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How Astrology Became Toxic Superstitious Phenomenon in India

By: Garima Garg

Last Updated: July 04, 2022, 12:55 IST

Jyotish in India was first mentioned in the Vedanga Jyotish. Without understanding Jyotish, a scholar of Vedas cannot understand texts in entirety. However, at the time, Jyotish was about calculating Muhurtas. (Representational Photo: Shutterstock)

Jyotish in India was first mentioned in the Vedanga Jyotish. Without understanding Jyotish, a scholar of Vedas cannot understand texts in entirety. However, at the time, Jyotish was about calculating Muhurtas. (Representational Photo: Shutterstock)

The ancient Jyotishi had to be well-versed in Samkhya philosophy, advanced mathematics, astronomy, and religious texts, in addition to leading a purely spiritual lifestyle. But the modern Jyotishi lets a free computer software do the calculations

Most educated and progressive Indians loathe to entertain the notion that there could be more to astrology than superstition but what if that were indeed true? Astrology, unbeknownst to many Indians, is not a specifically Hindu phenomenon and neither it is as shallow as it often sounds. Before the advent of tools such as calendars and telescopes to measure time and space, there was a plenty of time to look up at the space — the movement of stars, sun, moon, and the planets was intriguing to the lonely dwellers of Earth.

The Sun as the primary source of light was an obvious life-giving force, and so it was worshipped above all. The Aztecs would perform an elaborate ritual to pay their respects to the solar deity. This involved a prisoner of war, chosen to impersonate Tezcatlipoca, god of the night sky. As the living embodiment of a god, he was treated as such and lived in luxury for a year. For 20 days before his eventual sacrifice, the doomed man was allowed to take four women as his wives to represent Aztec goddesses. Then on the final day, this man-god was taken to the temple and his beating heart was ripped out of his chest to be offered to the sun god. For Hindus, he was and is the Surya, the one who rides a chariot driven by seven horses. In some texts, he also appears in the form of twelve Adityas, each one prominent during a different month of the year.

Because it had such life-sustaining properties, human societies have always organised their activities according to its movements. So, when the sun moves into the constellation of Capricorn from Sagittarius in late December, it is celebrated universally as Winter Solstice. After this, the days start becoming longer again after the darkness of long cold winter night. This was a time of renewal and rejuvenation as it put normal human life back into motion—agriculture, trade, and commerce. Celebrated in the form of many pagan festivals, it morphed into what is now Christmas across the Western world. In India, this celebration takes place in January and is known as Makar Sankranti where Makar refers to Capricorn and Sankranti refers to the movement of sun—also called Uttarayan, the sun’s journey northwards. Across the Indian subcontinent and Southeast Asia, this takes form of festivals like Lohri, Pongal, Songkran and more. Like the 12 Adityas, there are 12 Sankrantis in a year with some of them lining up next to important regional festivals.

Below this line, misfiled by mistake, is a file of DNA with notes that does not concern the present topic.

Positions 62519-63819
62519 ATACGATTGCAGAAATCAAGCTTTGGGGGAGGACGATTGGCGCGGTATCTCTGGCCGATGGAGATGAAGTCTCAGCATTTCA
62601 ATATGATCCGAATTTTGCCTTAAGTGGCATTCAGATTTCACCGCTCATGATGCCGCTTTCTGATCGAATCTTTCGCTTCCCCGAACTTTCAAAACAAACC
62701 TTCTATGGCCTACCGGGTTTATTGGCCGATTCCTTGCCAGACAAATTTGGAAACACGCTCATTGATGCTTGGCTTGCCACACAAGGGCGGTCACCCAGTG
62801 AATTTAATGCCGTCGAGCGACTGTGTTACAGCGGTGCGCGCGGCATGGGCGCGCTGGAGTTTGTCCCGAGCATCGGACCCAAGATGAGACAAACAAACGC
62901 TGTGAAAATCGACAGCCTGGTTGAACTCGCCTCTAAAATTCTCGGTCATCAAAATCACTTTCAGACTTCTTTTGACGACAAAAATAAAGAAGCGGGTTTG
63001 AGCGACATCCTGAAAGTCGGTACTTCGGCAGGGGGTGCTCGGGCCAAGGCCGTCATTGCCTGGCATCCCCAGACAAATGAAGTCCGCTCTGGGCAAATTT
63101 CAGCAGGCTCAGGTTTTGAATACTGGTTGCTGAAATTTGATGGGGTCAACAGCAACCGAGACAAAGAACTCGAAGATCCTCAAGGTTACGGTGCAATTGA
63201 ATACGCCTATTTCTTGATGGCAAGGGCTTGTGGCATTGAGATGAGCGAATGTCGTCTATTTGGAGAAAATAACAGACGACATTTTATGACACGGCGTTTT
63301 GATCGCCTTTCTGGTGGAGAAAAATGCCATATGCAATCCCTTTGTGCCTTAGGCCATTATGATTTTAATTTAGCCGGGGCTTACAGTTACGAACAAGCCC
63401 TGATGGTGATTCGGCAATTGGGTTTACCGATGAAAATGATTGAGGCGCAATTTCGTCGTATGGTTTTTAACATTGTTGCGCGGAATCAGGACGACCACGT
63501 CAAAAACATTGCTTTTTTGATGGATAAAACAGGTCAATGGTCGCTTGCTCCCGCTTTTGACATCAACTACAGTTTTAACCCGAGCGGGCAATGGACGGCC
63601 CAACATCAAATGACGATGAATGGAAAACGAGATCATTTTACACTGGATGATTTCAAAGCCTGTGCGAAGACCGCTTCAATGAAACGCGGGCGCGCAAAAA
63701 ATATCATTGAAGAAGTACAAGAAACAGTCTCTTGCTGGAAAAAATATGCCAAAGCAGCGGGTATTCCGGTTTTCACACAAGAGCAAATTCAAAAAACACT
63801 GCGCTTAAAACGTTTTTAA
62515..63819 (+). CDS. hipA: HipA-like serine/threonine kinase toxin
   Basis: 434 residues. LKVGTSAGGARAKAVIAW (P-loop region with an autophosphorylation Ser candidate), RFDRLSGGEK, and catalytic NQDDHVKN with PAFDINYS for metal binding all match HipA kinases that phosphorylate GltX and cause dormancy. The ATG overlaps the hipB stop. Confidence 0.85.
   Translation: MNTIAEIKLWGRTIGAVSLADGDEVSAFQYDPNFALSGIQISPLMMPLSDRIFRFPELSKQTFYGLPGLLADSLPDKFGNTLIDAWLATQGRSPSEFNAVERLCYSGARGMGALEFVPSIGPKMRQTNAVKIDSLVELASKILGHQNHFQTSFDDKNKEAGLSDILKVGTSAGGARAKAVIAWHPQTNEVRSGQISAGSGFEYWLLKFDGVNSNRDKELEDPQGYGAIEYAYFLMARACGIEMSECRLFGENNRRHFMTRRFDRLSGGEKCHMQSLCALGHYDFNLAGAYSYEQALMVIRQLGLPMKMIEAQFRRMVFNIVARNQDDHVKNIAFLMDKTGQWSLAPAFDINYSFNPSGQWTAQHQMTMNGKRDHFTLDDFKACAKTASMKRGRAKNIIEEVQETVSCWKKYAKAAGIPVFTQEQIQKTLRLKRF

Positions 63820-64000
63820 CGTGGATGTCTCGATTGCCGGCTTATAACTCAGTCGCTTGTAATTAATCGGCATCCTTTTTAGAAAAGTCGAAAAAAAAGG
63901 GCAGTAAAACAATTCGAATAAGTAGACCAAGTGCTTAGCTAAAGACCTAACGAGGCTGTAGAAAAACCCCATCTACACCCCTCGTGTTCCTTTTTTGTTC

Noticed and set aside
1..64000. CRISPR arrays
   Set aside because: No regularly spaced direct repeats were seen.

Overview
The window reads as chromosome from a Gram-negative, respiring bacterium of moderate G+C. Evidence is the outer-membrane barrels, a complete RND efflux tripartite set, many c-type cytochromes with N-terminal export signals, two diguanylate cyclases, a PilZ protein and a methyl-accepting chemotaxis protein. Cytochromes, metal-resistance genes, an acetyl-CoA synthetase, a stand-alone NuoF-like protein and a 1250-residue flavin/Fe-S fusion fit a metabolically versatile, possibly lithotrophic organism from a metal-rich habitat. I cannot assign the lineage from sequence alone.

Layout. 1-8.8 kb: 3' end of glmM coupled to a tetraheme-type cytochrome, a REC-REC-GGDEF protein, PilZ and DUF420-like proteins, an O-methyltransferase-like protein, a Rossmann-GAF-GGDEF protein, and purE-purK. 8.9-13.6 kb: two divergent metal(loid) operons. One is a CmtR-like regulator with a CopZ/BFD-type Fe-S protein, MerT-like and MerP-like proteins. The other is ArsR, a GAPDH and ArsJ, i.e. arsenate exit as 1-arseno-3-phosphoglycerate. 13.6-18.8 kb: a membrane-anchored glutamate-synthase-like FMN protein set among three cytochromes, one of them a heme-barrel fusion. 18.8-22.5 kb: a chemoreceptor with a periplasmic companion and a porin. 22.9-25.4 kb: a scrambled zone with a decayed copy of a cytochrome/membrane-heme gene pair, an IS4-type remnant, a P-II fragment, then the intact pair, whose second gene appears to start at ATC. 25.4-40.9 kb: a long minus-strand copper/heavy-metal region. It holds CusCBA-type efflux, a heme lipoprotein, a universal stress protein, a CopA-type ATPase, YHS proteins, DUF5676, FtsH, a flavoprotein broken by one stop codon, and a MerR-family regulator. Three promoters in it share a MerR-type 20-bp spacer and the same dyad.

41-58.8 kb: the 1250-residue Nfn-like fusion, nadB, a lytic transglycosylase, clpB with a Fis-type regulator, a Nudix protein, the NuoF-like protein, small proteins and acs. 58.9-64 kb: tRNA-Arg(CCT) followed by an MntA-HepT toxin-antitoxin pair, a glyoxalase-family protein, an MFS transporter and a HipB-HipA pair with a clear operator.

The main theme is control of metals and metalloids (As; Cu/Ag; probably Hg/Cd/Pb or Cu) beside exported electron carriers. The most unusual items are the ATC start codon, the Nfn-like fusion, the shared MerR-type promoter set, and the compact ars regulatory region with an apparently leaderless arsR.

The Moon was similarly made into a deity too. Egyptians called it Thoth and Hindus gave it the name of Chandra, one with 27 wives which refer to the cluster of stars that are the Nakshatras. The Moon’s movements, particularly around the months of February and March have often marked the start of new year in many cultures around the world.

When winter finally leaves and the warm glow of spring is in the air, the Chinese, Koreans, Japanese, Tibetans, and Vietnamese people celebrate their version of the Lunar New Year. The festivities include gathering around with families, eating delicacies, and spending the time at home. In India, it’s time for harvest festivals as well as the colourful and fun Holi. The dates of the Jewish festival of Rosh Hashanah, which takes place around September according to the Gregorian calendar, are also calculated on the basis of the moon’s movements.

In Roman, Norse, and Hindu mythologies, all days bear similar associations. Sunday, then, is the day of the Sun or Ravi. Monday is the day of the Moon or Soma. Tuesday belongs to the warrior that is Mars, deriving its name from Tiw who is the pagan god of war and in Hindi, Mangala. Wednesday—Woden’s day—is the day of Mercury, i.e., Buddh. Thursday became the day that honoured the mighty Thor or Brihaspati known as the Guru of the Gods. Friday is the day of goddess Freya or Shukra, the planet of Venus. Finally, Saturday gets the furthest observable planet of all which is Saturn or Shani. Each of these planets has a signification that is unique to them which remains consistent across different cultures.